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Advanced PCL-R Training

Anna C. Salter
Anna C. Salter
acsalter@tds.net

R. D. Hare
rhare@interchange.ubc.ca
New web site for victims
www. aftermath-surviving-
psychopathy.org

Society for the Scientific Study of Psychopathy


SSSP
www.psychopathysociety.org
“Subtypes” of Psychopathy?

 PCL-R scores of 27 or higher

Three clear clusters or “subtypes” with high PCL-R


scores

Classic or prototypical: high on all 4 facets


Neumann, Hare, & Newman, 2007; NA Samples
(male, female offenders, male forensic psychiatric :
N =glib/
6929 lack remorse
superficial or guilt
.73 .80
grandiose .73 .65 shallow
self-worth affect
.70
pathological .71 Interpersonal Affective .82 callous
lying lack empathy

conning .66 .59 fail to accept


manipulative .42 .55 responsibility

.50 .51

stimulation poor behavior


seeking .65 controls
.73

impulsivity .71 .70 early behavior


problems
.60 .67
Lifestyle Antisocial
irresponsible juvenile
.73 delinquency
.58 .54

parasitic revocation of
orientation cond. release
.60 .64
lack of criminal
realistic goals versatility

Model fit: x2(91)= 3842, TLI= .93, RMSEA= .07, SRMR= .05
Prototypical (32%)

0
Facet 1 Facet 2 Facet 3 Facet 4
Macho: low on Interpersonal, high on
others
Prototypical (32%) Macho (27%)

8
7
6
5
4
3
2
1
0
Facet 1 Facet 2 Facet 3 Facet 4
Manipulative: high on Interpersonal and
Affective, lower on others
Prototypical (32%) Macho (27%)
Manipulative (25%)

8
7
6
5
4
3
2
1
0
Facet 1 Facet 2 Facet 3 Facet 4
Variations
Prototypical (32%) Macho (27%)
Manipulative (25%)

8
7
6
5
4
3
2
1
0
Facet 1 Facet 2 Facet 3 Facet 4
Variations
Prototypical (32%) Macho (27%)
Manipulative (25%) Pseudo (16%)

8
7
6
5
4
3
2
1
0
Facet 1 Facet 2 Facet 3 Facet 4
Asperger’s Syndrome

 Murphy, 2007
 13 Asperger’s patients at Broadmoor
 PCL-R scores
 Mean = 15; varied from 11-22
Variations
Prototypical Macho
Manipulative Pseudo
Asperger's

8
7
6
5
4
3
2
1
0
Facet 1 Facet 2 Facet 3 Facet 4
Bjørkly, 2009
Table 2
Possible differences between characteristics of violence in Asperger’s
syndrome and psychopathy.
Characteristic Psychopathy Asperger’s
Syndrome
Sensory reactivity Hypo Hyper

Interpersonal communication Manipulative Naïve

Typical violence Proactive Reactive

Reinforcement contingency Positive Negative

Relating to violence Denial Confession

“Findings from these comparisons indicated that there may be substantial


differences between the two diagnostic disorders regarding these five
criteria.”
Reasons for Cross-Cultural
Differences in Psychopathy
Rates?
Wernke & Huss, 2008
Wernke & Huss, 2008
 Note international differences in
 Crime rates

 Incarceration rates

 Similar crime rates in NA, UK, and Europe


 But much higher incarceration rates in NA
 Argue that psychopaths commit crimes that lead to:
 Incarcerationin NA
 Probation, psychiatric facility, etc. in UK & Europe
 Psychopaths over-represented in NA, under-represented in UK &
Europe prisons
Incarceration Rates (% of
Convicted Offenders)
USA UK
 Murderers 96 94
 Rapists 82 95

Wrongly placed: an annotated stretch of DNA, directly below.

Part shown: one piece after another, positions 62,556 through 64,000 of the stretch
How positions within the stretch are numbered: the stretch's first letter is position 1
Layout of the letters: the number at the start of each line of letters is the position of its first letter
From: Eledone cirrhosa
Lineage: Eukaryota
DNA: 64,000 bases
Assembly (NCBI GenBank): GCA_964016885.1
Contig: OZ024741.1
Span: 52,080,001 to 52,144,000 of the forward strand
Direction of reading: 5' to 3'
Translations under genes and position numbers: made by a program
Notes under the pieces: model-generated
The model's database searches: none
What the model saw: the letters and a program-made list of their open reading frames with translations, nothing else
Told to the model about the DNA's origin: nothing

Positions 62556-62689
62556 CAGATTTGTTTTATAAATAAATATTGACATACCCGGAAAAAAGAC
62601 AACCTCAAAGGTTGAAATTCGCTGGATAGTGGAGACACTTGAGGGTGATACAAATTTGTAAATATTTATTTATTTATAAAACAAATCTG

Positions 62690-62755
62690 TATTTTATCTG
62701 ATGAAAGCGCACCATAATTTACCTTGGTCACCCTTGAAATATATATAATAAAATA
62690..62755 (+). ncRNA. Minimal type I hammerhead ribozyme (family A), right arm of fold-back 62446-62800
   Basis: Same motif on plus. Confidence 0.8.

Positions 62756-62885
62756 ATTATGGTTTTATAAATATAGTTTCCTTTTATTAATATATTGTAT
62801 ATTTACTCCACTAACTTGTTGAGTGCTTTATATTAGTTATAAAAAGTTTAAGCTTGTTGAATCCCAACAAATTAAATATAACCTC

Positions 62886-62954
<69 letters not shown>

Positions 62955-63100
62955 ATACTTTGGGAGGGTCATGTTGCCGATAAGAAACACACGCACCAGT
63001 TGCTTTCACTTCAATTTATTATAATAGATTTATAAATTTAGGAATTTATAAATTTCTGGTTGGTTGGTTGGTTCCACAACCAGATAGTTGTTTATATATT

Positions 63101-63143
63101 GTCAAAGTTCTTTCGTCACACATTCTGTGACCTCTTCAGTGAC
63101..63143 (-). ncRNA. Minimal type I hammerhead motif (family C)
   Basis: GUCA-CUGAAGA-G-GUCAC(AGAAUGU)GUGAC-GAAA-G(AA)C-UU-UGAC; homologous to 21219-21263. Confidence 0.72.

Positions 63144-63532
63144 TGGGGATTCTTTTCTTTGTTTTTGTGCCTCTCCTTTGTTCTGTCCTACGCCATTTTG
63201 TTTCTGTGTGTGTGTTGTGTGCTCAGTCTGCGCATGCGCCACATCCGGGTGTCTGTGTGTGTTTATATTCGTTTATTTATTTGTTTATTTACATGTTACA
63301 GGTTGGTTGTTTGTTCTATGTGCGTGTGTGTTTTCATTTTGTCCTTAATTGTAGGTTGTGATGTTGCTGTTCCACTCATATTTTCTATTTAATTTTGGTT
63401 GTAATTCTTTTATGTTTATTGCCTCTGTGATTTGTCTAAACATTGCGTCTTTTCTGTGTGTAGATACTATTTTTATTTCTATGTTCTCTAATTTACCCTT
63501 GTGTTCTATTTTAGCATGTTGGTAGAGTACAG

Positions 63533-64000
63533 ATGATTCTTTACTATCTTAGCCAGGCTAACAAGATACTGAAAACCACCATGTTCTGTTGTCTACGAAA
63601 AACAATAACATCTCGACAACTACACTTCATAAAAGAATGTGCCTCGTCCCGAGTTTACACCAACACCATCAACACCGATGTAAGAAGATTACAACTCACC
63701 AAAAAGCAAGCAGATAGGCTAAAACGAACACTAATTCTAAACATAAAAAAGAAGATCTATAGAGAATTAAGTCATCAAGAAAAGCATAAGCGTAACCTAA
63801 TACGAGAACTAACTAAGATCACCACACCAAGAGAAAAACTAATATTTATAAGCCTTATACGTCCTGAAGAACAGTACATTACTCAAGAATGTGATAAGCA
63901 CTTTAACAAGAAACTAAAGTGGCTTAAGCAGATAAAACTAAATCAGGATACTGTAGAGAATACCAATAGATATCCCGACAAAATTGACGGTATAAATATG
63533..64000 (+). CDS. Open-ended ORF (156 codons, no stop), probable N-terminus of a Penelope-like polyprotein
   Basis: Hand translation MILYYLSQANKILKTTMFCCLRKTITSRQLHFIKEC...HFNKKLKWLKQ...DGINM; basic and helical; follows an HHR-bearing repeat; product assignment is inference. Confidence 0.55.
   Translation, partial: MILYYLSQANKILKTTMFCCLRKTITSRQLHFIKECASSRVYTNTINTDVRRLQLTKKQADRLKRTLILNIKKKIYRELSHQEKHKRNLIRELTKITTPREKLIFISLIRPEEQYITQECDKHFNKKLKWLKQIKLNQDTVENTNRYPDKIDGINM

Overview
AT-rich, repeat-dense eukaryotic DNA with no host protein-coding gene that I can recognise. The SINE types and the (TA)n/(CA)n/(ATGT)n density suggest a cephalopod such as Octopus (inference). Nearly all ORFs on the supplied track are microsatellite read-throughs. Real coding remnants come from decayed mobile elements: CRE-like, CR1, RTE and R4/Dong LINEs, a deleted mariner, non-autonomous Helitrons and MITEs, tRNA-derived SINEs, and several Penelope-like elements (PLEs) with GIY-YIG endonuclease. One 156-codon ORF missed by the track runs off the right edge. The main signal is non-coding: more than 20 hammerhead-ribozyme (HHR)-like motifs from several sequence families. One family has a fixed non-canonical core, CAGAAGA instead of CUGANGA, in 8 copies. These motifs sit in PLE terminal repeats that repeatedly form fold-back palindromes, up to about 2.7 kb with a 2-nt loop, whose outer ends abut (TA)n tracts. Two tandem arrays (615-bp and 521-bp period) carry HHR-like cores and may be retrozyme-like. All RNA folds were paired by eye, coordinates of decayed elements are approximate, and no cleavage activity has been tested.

 Robbery 79 67
 Assault 62 27
 Burglars 60 38
 Motor vehicle 55 30
Schizophrenia, Psychopathy, Substance
Use, & Crime
Schizophrenia, Psychopathy, Substance
Use, & Crime

 Tengström, Hodgins,Grann, Långström, & Kullgren (2004)


 Criminal history of patients with various combinations of
schizophrenia, substance use, and psychopathy
 Swedish male patients who received pretrial assessments
between 1988 and 1993, and were found guilty of violent
offences
 202 schizophrenics, & 78 offenders who met PCL-R
criteria for psychopathy
 Lifetime convictions since age 15, per year at risk (free)
Number of Convictions Per Year at Risk
6
5
4
3
2
1
0
S S + SUD S+P S + P + P + SUD P
SUD

S = schizophrenia SUD = substance use disorder


P = psychopathy
Schizophrenia, Psychopathy, Substance
Use, & Crime
 Among patients with schizophrenia, correlation
between PCL-R and number of convictions per year
at risk:
 General = .62
 Violent = .38
 “High ratings of psychopathy are associated with
earlier ages of first conviction for a criminal offense
and more convictions among the men with
schizophrenia, just as among men with no mental
illness” (p. 385).
 “These findings suggest that among
offenders with psychopathic traits, the
traits, not substance abuse, are
associated with criminal offending” (p.
367).
What About Comorbidty

 Patients with schizophrenia and many


psychopathic features are at high risk for
violence

 Tengström et al., 2000

 Thomson et al., 2008


PCL-R as a Predictor of Violent
Recidivism in Schizophrenic Offenders
1
PCL-R 0-25
0.8

0.6
% Surviving

0.4

0.2

0
0 12 24 36 48 60 72

Months
Tengström et al., 2000
PCL-R as a Predictor of Violent
Recidivism in Schizophrenic Offenders
1

0.8 PCL-R 0-25


0.6
% Surviving

0.4

0.2
PCL-R 26-40
0
0 12 24 36 48 60 72

Months
Tengström et al., 2000
PCL-R as a Predictor of Violent
Recidivism in Schizophrenic Offenders
1

0.8 PCL-R 0-25


0.6
% Surviving

0.4

0.2

0
0 12 24 36 48 60 PCL-R
72 26-40

Months
Tengström et al., 2000
Dolan & Fullam, in press
 24 male patients with schizophrenia (DSM-IV)
– Secure psychiatric facility in England